Why Staying Safe Shouldn’t Mean Staying Scared

It’s back-to-school time, and for the first time in three years I’m headed back to school too. It’s exciting, but also stressful and, especially if you’re headed to college for the first time, potentially kind of scary. Not only do you have to worry about doing well academically, making friends, securing work, etc., but you’re navigating a new social world and testing your own boundaries, all in an environment where we know sexual violence is a pretty big issue. Luckily, new and returning students have plenty of folks to offer them super useful advice on staying safe like, don’t walk around alone at night. In fact, don’t be alone ever. Also, watch your drink. Maybe you shouldn’t drink at all actually. To be safest, just don’t trust anyone, or yourself, and you should be OK. Wait, what?

Over the two years I’ve been writing for SAFER, I’ve carefully walked the line between trying to promote primary prevention education and techniques (primary prevention meaning approaching sexual violence prevention by focusing on the changing perpetrator behavior and cultural attitudes that enable rape and assault) over risk reduction techniques, without totally writing off risk reduction (risk reduction being the strategies most often given to women to ‘reduce the risk’ that they will be assaulted by altering their behavior, i.e., stay in groups, watch your drink). Because honestly, people probably shouldn’t accept drinks if they aren’t sure what’s in them. If you feel a situation is unsafe, whether it be a walk alone to the other side of campus or an aggressive person hitting on you at a party, you should listen to your instincts and call in a friend for company or backup. Some of this advice is good old-fashioned common sense that we should all have, because until we’re living in a rosier world where violence isn’t an issue, sometimes we’re going to have to make shitty sacrifices.

But that’s the thing—they are sacrifices. What frustrates me about hearing the same risk reduction techniques handed out to students every year (and let’s face it, they are always aimed at female students) isn’t just the fact that focusing on women’s behavior alone puts the sole responsibility for preventing violence on the potential victim, which I think unintentionally plays a role in enabling victim-blaming. It’s also that while telling you how you can help “protect yourself,” no one stops to tell you how fucking unfair it is that you have to do it in the first place. Few things make me angrier than the fact that I experience social situations or even just taking a walk differently than my male peers because of the threat of sexual harassment or violence. And by not giving space to that anger, these lists of safety tips, as well-intentioned as they are, continue to normalize violence as harassment as these givens—like: Men are potential threats. Learn how to protect yourself from them. That is all. This defaults men into being predators and women into staying scared. There is no room for progress, or envisioning a world in which women’s behavior isn’t seen as a predictor of the likelihood that they will be assaulted.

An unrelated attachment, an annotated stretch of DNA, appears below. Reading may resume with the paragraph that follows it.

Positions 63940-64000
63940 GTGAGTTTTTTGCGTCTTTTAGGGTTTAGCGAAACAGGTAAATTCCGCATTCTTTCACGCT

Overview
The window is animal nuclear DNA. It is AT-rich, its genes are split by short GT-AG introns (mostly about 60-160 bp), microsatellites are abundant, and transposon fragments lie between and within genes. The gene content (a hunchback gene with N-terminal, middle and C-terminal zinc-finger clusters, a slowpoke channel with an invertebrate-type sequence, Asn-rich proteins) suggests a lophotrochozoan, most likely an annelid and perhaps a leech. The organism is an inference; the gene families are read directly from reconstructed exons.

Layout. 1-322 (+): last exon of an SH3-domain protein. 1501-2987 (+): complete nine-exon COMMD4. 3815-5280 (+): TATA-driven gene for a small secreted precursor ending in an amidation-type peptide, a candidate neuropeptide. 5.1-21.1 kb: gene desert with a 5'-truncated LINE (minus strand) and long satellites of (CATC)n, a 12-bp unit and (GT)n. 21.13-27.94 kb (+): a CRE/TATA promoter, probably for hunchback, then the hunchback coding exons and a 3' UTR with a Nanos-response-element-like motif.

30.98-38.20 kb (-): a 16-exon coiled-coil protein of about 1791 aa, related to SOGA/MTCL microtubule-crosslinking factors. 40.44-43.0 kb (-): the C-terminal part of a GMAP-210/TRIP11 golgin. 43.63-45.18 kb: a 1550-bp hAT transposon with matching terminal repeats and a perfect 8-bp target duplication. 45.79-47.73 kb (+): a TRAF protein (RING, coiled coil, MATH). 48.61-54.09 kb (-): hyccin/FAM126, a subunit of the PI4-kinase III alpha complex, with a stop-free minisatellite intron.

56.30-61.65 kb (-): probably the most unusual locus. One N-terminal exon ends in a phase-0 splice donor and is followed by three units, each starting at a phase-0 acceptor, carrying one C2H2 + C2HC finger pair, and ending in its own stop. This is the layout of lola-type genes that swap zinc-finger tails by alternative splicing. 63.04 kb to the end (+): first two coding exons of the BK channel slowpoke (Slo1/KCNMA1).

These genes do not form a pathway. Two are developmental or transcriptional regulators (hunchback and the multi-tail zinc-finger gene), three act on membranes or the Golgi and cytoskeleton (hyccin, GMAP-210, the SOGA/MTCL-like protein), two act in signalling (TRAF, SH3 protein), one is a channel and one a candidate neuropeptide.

What if instead or alongside these safety tips for women, we distributed information on how NOT to be a rapist? What would that world look like? Can you imagine, security and anti-violence professionals across the country releasing lists every fall with advice on how to reduce your or your friends’ risk of sexually assaulting someone? For example:

  • Don’t use alcohol or drugs to manipulate someone into sexual activity. Don’t stand by silently while your friends do it either
  • Don’t ignore verbal and/or physical signs of discomfort when hooking up with someone
  • Ask your partner what they want, or check in with them before taking things further
  • Stand up to your friends who make jokes about rape
  • If you see someone being aggressive or making clearly unwanted advances to another person, step in or cause a distraction
  • Understand the long-term negative emotional and physical effects of sexual violence on a survivor

People who get all up in arms about critiques of risk reduction as standalone prevention effort or critiques of victim-blaming usually talk a lot about personal responsibility—women need to be responsible for their behavior too. And there’s a lot to unpack there, but let’s just address the “too”—the “too” implies that culturally we are already holding folks accountable for perpetrating or enabling violence. And by and large, we aren’t. And I could wax philosophical for a long time about why we aren’t—because it’s harder to do than telling women to protect themselves, because it involves talking about sex with young people which makes everyone uncomfortable, because it challenges long-established gender and sexual norms, and so on—but the end result is that we accept that women should go through life afraid, constantly questioning that one wrong move that might ‘increase their risk’ of being violated. And I am so, so tired of settling for that, every year, over and over again.

So this year when you go back to school, and during orientation someone tells you about how you can “keep yourself safe,” file that information away for a time when you might need it, with the understanding that the only person who can truly prevent rape is the rapist. But also, harness your frustration, and anger, and fear into something positive.  Ask if your school has primary prevention education also. Ask if they are going to address the responsibility each of your peers has to not violate each other’s sexual boundaries. If you don’t get answers you like, start talking about it to the administration, to student activists, to your school’s peer health educators, to us at SAFER. Don’t feel forced to settle.

Cross-posted at Change Happens

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